Prunk means pageantry or splendour, and stall means stable. So the Prunkstall* is where Prince Eugene’s horses probably enjoyed better housing than many people of the time.
The only horses inside now are those pictured in the religious art on display – the three main rooms host Belvedere’s medieval collection, though the most prominent items are on show in the upper palace.
© Belvedere, Wien
You can get a feel for the original stabling from the horse-faced reliefs on the decorated ceiling, and the stone water basins along the walls of the largest gallery. Those same walls are now packed with altar panels and paintings from the 15th and 16th centuries, similarly-aged altar reliefs and a giant intact altarpiece.
The second gallery has more of the same, while the third features sombre-looking statues made of sandstone, pottery and various types of timber, including limewood, Swiss stone pine, walnut and willow.
As these are not the crème de la crème of the Belvedere medieval collection, there’s not too much information on each piece. Which is not to say there aren’t one or two highlights. As a non-expert, here are mine:
- I enjoyed the rather unpleasant devil character in the early 16th century painting of a scene from the legend of St. Cosmas and St. Damian (number 57 in the booklet).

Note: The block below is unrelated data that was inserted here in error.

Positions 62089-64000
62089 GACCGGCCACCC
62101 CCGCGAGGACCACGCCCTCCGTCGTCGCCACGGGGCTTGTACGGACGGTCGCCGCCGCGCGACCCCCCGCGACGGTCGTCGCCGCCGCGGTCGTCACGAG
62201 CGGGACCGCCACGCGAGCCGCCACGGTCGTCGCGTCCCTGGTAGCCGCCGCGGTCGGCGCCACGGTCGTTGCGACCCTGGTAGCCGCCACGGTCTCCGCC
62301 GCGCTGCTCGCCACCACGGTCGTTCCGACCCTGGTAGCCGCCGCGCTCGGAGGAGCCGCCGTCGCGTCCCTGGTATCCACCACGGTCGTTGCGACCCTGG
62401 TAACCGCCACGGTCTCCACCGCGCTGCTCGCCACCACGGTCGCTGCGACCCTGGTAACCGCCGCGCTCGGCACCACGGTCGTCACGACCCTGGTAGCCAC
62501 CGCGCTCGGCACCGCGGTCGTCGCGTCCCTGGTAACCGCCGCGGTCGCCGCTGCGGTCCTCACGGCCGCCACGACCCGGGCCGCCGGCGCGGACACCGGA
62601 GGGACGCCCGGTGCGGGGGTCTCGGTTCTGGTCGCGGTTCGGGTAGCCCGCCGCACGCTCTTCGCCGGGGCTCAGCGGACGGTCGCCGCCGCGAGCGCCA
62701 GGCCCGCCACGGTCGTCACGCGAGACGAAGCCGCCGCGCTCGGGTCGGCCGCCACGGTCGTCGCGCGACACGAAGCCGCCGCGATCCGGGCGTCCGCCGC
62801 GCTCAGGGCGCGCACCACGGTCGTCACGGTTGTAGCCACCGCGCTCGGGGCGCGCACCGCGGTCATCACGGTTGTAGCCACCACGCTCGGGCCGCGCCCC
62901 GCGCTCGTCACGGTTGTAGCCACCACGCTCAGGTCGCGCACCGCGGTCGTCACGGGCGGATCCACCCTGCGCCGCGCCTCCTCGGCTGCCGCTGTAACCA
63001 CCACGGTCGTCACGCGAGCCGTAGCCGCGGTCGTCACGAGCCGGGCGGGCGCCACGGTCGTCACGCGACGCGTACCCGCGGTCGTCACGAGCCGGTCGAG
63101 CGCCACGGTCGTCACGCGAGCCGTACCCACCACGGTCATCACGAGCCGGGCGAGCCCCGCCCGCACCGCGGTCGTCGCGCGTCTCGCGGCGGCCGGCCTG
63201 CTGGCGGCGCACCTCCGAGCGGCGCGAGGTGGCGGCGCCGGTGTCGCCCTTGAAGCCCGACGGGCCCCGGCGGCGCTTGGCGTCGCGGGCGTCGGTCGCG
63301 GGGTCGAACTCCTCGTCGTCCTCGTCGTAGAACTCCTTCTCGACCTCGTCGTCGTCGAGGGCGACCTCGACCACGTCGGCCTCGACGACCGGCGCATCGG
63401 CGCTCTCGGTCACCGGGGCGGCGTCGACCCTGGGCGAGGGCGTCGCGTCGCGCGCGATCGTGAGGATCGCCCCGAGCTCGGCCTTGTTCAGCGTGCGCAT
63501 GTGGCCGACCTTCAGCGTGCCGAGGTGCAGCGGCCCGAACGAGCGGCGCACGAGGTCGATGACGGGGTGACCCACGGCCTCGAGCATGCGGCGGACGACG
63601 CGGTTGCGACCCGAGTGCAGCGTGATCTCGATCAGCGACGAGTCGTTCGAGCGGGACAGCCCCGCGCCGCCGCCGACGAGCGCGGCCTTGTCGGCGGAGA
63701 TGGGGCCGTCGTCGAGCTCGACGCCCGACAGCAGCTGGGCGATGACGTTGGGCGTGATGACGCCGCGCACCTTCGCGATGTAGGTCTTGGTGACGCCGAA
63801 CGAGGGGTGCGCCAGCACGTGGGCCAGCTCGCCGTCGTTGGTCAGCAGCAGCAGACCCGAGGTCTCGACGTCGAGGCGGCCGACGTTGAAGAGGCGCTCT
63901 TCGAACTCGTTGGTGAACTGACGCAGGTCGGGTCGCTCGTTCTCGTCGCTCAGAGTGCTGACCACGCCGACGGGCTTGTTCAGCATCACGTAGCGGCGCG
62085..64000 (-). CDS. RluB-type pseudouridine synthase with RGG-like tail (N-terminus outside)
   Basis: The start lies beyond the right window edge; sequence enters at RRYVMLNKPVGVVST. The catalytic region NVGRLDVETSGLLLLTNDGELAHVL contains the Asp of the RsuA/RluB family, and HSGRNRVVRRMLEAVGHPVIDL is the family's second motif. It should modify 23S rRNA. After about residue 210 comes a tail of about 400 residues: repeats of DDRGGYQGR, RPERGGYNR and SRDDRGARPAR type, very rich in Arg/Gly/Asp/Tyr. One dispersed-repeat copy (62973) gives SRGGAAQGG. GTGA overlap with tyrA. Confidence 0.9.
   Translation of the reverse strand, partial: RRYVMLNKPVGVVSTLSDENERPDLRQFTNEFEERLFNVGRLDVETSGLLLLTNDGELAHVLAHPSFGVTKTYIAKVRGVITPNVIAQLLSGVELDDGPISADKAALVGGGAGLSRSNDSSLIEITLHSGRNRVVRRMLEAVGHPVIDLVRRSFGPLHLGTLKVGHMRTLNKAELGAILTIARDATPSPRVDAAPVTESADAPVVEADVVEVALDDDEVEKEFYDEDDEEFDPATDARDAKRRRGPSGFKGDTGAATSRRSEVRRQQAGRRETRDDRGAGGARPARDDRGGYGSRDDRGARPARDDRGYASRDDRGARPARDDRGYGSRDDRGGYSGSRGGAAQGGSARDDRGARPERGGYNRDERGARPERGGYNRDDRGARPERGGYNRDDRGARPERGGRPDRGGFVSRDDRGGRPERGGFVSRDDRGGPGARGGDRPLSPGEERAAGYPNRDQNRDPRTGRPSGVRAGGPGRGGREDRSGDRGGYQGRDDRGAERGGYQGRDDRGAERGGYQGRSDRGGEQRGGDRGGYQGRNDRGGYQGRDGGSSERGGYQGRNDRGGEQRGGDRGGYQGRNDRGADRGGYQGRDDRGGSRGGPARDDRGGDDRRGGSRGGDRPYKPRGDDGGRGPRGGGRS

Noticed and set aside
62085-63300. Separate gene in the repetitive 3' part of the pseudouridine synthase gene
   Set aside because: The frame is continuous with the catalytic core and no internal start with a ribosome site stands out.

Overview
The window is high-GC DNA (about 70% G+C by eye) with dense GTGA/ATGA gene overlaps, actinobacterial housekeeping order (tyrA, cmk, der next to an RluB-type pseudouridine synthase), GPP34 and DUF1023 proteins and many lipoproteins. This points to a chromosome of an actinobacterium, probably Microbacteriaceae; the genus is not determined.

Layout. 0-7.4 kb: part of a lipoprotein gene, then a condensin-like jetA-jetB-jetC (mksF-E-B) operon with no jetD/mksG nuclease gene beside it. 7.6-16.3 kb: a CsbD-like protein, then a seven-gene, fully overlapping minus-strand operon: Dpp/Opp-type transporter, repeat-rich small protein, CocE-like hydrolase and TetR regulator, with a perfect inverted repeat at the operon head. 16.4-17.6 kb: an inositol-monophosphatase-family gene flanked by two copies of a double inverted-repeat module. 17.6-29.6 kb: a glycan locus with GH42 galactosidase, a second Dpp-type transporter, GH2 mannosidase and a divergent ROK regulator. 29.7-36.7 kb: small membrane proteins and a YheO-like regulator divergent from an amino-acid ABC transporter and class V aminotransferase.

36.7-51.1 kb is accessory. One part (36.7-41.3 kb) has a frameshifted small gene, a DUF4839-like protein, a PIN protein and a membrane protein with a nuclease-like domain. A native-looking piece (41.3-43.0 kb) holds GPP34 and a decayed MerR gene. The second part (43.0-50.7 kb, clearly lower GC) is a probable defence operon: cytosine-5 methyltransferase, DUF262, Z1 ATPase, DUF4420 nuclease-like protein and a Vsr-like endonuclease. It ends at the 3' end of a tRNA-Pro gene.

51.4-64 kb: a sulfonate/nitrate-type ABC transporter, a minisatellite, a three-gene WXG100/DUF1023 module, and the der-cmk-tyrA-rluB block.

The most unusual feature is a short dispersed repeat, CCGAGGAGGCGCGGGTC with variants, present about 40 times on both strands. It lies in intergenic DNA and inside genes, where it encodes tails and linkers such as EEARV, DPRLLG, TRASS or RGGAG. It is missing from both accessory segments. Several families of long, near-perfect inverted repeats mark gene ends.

- Not sure if it was deliberate, but the painting of the Adoration of the Magi from around 1500 (number 12) has Joseph at the back looking slightly miffed at the lack of attention.
- The winged altarpiece from 1520/30 (number 96) has some intriguing devil faces.
- The painting of the martyrdom of St.Erasmus (number 77) doesn’t hold back in its depiction of how that martyrdom came to be (grotesque torture instrument included). I’m keeping quiet but there’s a reason he’s the patron saint of abdominal pain.
- My wife says it’s not an anachronism, but the painting of St.Ambrose from 1498 (number 81) shows him wearing a pair of glasses.
- UK visitors will enjoy the altar wings from 1490/95 on the wall shared with Gallery 1: it’s George and the dragon (who you can also spot in the previous gallery, too).
- Look for the pearwood relief of the Fall of Man from 1521. It’s incredibly detailed and reminds me of the tiny boxwood rosary pendant on display in the Kunstkammer.
- The stables only open from 10am to noon, so you might want to nip in here fairly early before doing the rest of the Belvedere complex.
- Inside the entrance room, be sure to pick up one of the free English-language booklets. It guides you through the history and contents of the collection. Don’t forget to put it back when you’re done.
- Take a good look at the sculptures in the end gallery, just so you can make a comparison with the masterpieces housed at Upper Belvedere.
*Don’t forget the r: a Punkstall would be something completely different.